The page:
Mark Your Calendars: Plus-60 Club Genealogy Event at the Library!

The Quad-City Times Plus-60 Club
is hosting an
Introduction to Genealogy Research Event
October 30 (this Thursday) from 9:30 – 11:30 a.m.
in the Film Room of the Main Street Davenport Library.

Following a presentation, given by our our own Jessica Mirasol,
there will be will be tours and time for research in our Special Collections Center.

This Event is free, but registration is required!

Please call Sherry Roberts of the Plus-60 Club
to register!

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The Mysterious Orphaned Limb of Oakdale Memorial Gardens


There are many mysteries to be found and puzzled over in our local cemeteries.

The one that we are asked about most often is a simple headstone found at the end of a very long row in the Iowa Soldiers’ Orphans section in Oakdale Memorial Gardens.

Its epitaph is simple: “Limb of Unknown Child”.

We know very little about the limb. It is entered into the interment records of Oakdale as a boy’s leg.  No name or date is given.

Another mystery is the difference between the information in the interment records and the burial location. The limb is located in section T-E of the Orphans lot. But when the internment records were reviewed, the burial location is listed as T-F, or the next row up from T-E.*

The grave number of the leg in both sets of records is #001. The two headstones to the left of the unknown limb belong to Jessie Rodecker (T-E #001), who died in 1883 and Dorothy Birch (T-E #001A), who died in 1949.  Neither appear to be the original owner of the limb.

We have searched the newspaper records for any mention of the amputation of an orphan’s leg (or arm for that matter), but without success. None of the causes of death for the orphans buried in that area of the cemetery appear to be connected to the loss of a limb or other body part.

Many patrons ask us why a limb would be buried in the first place—still another mystery! However, we do know that in the past, the state of Iowa required limbs amputated above a certain area to be buried and not discarded. We also know certain religions require limbs to be buried.

So, what exactly do we know about the Limb of Unknown Child buried in Oakdale?

We have to be honest and say almost nothing—not our usual response!

If we ever learn more about this mystery we will certainly share it. And if any of our readers know about the limb, please share your information with us!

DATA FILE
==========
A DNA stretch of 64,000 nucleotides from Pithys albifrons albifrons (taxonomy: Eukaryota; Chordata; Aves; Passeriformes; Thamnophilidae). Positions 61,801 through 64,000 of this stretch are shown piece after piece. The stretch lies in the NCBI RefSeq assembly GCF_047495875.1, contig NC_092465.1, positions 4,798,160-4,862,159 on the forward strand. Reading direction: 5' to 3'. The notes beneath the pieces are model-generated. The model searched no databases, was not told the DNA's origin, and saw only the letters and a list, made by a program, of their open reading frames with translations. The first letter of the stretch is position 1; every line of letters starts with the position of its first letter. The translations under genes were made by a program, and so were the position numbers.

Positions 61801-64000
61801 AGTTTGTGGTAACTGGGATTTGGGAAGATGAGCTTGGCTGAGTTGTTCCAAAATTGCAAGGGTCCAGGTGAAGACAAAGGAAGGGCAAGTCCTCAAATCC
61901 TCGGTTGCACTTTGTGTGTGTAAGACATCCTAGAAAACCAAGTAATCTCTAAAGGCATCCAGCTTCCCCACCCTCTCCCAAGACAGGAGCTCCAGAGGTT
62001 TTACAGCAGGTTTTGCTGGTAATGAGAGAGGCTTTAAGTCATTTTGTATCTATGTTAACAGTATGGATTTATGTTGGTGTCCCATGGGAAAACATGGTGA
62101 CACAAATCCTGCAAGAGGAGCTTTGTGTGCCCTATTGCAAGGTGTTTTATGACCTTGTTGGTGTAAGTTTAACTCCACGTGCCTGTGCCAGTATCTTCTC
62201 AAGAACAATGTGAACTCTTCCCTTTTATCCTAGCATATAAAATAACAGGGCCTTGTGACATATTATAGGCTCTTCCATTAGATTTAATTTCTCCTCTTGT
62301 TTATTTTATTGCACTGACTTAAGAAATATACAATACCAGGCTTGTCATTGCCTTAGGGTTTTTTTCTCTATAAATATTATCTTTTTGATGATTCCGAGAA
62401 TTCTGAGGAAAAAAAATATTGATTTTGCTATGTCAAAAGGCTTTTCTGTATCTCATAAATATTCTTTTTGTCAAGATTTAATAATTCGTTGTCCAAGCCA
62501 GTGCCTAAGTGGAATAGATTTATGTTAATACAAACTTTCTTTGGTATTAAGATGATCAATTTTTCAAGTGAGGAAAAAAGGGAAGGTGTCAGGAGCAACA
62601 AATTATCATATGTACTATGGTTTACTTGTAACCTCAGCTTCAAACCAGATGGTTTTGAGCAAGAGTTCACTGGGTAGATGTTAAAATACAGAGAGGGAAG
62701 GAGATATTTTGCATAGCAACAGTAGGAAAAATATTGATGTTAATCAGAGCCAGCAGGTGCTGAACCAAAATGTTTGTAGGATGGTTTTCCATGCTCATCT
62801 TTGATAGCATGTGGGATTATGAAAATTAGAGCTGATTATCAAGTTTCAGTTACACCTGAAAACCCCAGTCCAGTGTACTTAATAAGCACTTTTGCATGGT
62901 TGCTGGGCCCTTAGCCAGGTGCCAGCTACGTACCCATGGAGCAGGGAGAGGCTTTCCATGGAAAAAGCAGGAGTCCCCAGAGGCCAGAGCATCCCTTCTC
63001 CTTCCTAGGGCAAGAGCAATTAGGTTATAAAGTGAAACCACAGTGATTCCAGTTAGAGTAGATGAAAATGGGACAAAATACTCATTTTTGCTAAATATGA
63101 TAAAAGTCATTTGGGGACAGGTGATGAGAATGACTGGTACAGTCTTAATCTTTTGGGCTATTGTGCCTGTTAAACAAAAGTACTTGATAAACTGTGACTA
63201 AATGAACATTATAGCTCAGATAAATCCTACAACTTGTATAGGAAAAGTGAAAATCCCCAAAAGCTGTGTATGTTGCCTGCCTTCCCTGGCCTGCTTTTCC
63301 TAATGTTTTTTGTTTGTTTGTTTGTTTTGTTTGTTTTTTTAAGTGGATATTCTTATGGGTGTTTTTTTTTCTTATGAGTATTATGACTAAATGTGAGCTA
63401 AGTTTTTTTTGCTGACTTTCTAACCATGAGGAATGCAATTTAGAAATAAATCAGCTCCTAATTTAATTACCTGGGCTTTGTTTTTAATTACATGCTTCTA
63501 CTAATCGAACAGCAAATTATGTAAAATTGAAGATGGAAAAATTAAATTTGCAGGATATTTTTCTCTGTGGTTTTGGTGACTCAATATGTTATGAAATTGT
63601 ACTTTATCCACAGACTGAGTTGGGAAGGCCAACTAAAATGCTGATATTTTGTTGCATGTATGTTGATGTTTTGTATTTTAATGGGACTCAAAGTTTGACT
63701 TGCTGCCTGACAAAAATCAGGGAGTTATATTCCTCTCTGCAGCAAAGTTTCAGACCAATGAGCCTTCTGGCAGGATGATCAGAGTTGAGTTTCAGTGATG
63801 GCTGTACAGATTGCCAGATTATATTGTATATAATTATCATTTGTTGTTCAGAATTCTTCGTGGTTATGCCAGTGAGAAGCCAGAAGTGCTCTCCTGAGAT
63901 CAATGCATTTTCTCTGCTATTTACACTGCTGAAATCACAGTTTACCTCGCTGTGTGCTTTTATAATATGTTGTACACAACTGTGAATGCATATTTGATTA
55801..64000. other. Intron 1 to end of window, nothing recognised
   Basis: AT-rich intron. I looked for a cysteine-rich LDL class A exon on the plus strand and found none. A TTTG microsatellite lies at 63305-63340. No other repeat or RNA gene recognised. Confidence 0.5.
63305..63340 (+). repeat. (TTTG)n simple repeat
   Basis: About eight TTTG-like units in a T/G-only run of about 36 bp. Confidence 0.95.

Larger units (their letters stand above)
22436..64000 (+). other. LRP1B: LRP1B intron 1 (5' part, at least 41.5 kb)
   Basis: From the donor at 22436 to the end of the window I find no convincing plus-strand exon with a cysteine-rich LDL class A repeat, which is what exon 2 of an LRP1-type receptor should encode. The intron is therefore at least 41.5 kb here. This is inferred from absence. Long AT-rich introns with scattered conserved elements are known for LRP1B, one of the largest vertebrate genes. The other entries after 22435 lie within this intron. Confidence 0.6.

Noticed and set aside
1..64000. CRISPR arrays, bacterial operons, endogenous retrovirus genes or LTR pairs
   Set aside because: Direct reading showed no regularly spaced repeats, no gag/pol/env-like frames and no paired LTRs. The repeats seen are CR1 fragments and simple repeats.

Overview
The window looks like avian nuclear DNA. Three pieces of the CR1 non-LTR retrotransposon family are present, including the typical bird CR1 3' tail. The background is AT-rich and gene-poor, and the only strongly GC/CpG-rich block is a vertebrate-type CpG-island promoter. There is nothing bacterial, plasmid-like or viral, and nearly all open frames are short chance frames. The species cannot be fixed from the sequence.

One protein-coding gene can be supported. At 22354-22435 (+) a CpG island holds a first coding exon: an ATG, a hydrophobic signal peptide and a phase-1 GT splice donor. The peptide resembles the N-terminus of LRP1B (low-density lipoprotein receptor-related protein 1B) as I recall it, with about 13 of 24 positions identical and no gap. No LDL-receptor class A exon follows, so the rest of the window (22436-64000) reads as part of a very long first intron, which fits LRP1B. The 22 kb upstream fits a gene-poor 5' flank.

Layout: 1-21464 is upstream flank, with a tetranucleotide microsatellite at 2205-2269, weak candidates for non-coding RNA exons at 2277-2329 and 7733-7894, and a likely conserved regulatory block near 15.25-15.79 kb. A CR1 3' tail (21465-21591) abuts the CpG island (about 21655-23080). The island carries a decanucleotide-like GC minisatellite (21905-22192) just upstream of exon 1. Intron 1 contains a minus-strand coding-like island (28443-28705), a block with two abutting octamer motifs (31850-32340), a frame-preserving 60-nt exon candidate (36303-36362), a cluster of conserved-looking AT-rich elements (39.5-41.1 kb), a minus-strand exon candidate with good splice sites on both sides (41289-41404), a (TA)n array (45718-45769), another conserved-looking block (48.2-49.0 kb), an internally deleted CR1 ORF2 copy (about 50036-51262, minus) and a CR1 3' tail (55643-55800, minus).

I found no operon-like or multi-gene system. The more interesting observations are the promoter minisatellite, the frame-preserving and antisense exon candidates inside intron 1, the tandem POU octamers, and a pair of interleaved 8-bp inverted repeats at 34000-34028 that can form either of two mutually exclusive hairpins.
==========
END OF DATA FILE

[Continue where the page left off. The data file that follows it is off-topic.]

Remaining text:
It would be nice to have a name to put with the face leg!


The Limb of Unknown Child headstone is located at the lower left hand of the picture.

To add a spooky layer to this post, we have one final note:

We have blogged before about the rumors of people hearing children crying in the Orphans’ section in the dark of night.

As our staff member stopped by the cemetery on a lovely fall day to take pictures for this blog,  the area was nearly deserted, save for one or two visitors and a few cemetery workers in the next section over, mowing and leaf blowing.

Above all the noise of machinery, our staff member heard the sound of children’s laughter.

No children were seen in the area.

(posted by Amy D.)

*We contacted Oakdale about our question. Upon review they discovered the headstone was in fact in the wrong location. They are working to place the marker back in the correct position.


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Scott County’s Rotten Bridge

If you read this blog, you already know how much we love solving local history mysteries around here. Our latest one, featuring a peculiar epitaph referring to a tragic death, is perfect not only for this chilly month known for its ghosts and spooks, but also for this month of continuing bridge troubles.

In our Accession Collections is a collection of research materials on Scott County Cemeteries, compiled by Scharlott Blevins and Lorraine Duncan.

In one of the files is a photo of a unique gravestone:


The unusual inscription reads:

Dearest brother thou has left us
And thy loss we deeply feel.
But it was Scott Co.’s rotten bridge,
That you had to suffer for,
Oh we shall never forget you
Dear brother Frank